Sekmadienis v. Lithuania
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The European Court of Human Rights (ECtHR) found an injunction issued by German courts prohibiting Ulrich Brosa from distributing pamphlets urging others not to vote for a mayoral candidate who had allegedly provided “cover” for a neo-Nazi organization amounted to a violation of Brosa’s right to freedom of expression under Article 10 of the European Convention on Human Rights (ECHR).
During the run-up to local elections, Brosa circulated a pamphlet alleging that neo-Nazi organizations were active in his town. The pamphlet called on voters not to vote for one of the candidates for mayor because he had certain connections to these organizations. Specifically, the pamphlets claimed the candidate was providing “cover” for a “particularly dangerous” organization, and it strongly implied that the organization supported neo-Nazism.
To support the claim that the candidate “covered” for the organization, Brosa’s pamphlet made reference to a letter to the editor of a local newspaper in which the candidate had contended that the association in question “had no extreme right-wing tendencies.” A German district court found that the statement in the leaflet infringed upon the candidate’s personality rights, and that Brosa had failed to provide sufficient evidence to support his claims regarding the candidate. The candidate then sought and obtained an injunction against Brosa, requiring that he cease distribution of the pamphlets.
On appeal, a German court noted that the organization in question was indeed being monitored by German authorities under suspicion of so-called “extremist” activities, but nevertheless found that to use the term “cover,” Brosa had to have proven that the candidate had knowledge of the organization’s neo-Nazism and endorsed it. The German court also gave a narrow reading to the term “neo-Nazi” and found that Brosa had merely asserted that the organization in question was a neo-Nazi organization without providing sufficient evidence. As a result, the appellate court upheld the injunction.
Brosa then lodged the current application before the ECtHR.
In a unanimous decision, the ECtHR found that the German courts’ injunction prohibiting the distribution of Brosa’s pamphlet violated Brosa’s right to freedom of expression. The restriction on Brosa’s expression was not justified because it could not be considered “necessary in a democratic society.”
The ECtHR found that, because the pamphlet in question set out Brosa’s view of a candidate’s suitability for office, it was “political in nature” and “concerned a matter of public interest.” Thus, the German courts had to reconcile the restrictions on Brosa’s freedom of expression with one of the justifications listed in Article 10 of the ECHR.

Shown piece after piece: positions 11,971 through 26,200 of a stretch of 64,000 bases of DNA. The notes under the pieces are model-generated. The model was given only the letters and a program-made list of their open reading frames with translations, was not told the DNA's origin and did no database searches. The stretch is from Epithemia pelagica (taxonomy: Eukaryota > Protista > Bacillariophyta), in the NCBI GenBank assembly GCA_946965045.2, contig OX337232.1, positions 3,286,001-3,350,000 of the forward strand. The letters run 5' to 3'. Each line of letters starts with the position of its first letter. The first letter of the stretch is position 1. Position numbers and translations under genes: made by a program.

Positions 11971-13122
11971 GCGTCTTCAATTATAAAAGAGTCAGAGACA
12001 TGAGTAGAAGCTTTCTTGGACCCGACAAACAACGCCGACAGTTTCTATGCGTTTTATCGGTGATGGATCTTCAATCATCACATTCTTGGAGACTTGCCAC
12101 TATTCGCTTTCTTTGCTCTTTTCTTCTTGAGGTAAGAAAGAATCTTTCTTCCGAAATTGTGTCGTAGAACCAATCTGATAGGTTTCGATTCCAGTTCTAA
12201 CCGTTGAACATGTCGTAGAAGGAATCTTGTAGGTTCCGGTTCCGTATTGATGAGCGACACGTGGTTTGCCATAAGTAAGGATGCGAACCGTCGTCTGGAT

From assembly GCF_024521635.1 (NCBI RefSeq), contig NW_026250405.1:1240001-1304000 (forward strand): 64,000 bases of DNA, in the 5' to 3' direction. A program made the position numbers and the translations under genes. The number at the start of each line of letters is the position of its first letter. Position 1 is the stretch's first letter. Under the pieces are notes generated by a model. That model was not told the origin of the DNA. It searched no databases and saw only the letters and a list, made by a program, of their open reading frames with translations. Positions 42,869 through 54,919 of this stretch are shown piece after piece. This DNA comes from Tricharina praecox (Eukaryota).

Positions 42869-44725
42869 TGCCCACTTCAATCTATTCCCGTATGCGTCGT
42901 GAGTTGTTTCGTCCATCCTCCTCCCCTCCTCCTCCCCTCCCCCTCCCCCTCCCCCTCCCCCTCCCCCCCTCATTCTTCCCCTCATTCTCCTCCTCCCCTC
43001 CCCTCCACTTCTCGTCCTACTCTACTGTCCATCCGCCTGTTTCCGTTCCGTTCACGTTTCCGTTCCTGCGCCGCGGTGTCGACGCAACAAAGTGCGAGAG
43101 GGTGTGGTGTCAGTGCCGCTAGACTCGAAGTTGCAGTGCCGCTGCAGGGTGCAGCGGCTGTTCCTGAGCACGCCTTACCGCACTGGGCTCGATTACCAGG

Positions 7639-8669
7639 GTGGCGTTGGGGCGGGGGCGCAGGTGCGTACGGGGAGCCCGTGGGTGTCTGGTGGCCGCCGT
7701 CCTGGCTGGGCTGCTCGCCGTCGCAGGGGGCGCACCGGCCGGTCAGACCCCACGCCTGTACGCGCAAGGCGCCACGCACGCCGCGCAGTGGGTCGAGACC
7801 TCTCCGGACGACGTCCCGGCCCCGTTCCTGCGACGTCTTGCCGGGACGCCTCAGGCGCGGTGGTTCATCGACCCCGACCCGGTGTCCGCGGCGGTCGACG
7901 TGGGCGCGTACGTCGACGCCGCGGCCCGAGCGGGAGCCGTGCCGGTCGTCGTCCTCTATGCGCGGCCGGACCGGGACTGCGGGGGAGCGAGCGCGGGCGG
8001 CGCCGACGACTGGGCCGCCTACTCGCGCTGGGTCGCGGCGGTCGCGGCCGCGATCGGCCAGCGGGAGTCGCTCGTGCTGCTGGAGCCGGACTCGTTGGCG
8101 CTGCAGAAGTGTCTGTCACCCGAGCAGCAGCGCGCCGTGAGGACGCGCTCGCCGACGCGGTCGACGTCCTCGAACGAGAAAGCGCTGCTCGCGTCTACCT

The ECtHR could not accept the domestic courts’ view that Brosa’s neo-Nazi allegations were unsubstantiated assertions of fact. The ECtHR noted that the domestic courts had found that German authorities were monitoring the organization under suspicion of “extremist” activities and, in contrast to the domestic courts, found that the term “neo-Nazi” was capable of evoking a broad range of interpretations among those who read it. As such, the term “neo-Nazi” carried a clear element of value judgment that was not fully susceptible to proof. Because the domestic courts found that “neo-Nazi” described a specific mindset, they required Brosa to substantiate the allegation with “compelling proof.” The ECtHR found that this constituted a disproportionally high degree of factual proof.
The ECtHR also took issue with the German courts’ restrictive interpretation of the term “cover.” It could not agree that the term indicated that the candidate had knowledge of the association’s neo-Nazism and endorsed it. Rather, it considered the term in context of the entire message and concluded that the message contributed to public debate.
Accordingly, the ECtHR unanimously found that the domestic courts had failed to establish a pressing social need to put the protection of the candidate’s personality rights above Brosa’s Article 10 right to freedom of expression, and that Brosa’s disproportionately high burden of proof failed to strike a fair balance between the candidate’s personality rights and Brosa’s rights. Thus, the injunction violated Article 10 of the ECHR.
Decision Direction indicates whether the decision expands or contracts expression based on an analysis of the case.
The ECtHR expanded expression in holding that the term “neo-Nazi” is open to a certain degree of subjective public determination, and, as such, one who alleges that a person or organization is a neo-Nazi cannot be held to a disproportionately high burden of proof in demonstrating the truth of such an allegation. Moreover, an individual’s right of personality can be trumped by another individual’s Article 10 right to voice a political opinion in a public debate, so long as the political opinion has a legitimate basis in fact.
Global Perspective demonstrates how the court’s decision was influenced by standards from one or many regions.
Case significance refers to how influential the case is and how its significance changes over time.
This ECtHR decision puts ECHR States Parties on notice that the term “neo-Nazi” is open to public interpretation, and, therefore, one who alleges an organization’s neo-Nazi tendencies cannot be subjected to a disproportionately high burden of proof in demonstrating the truth of such an allegation.
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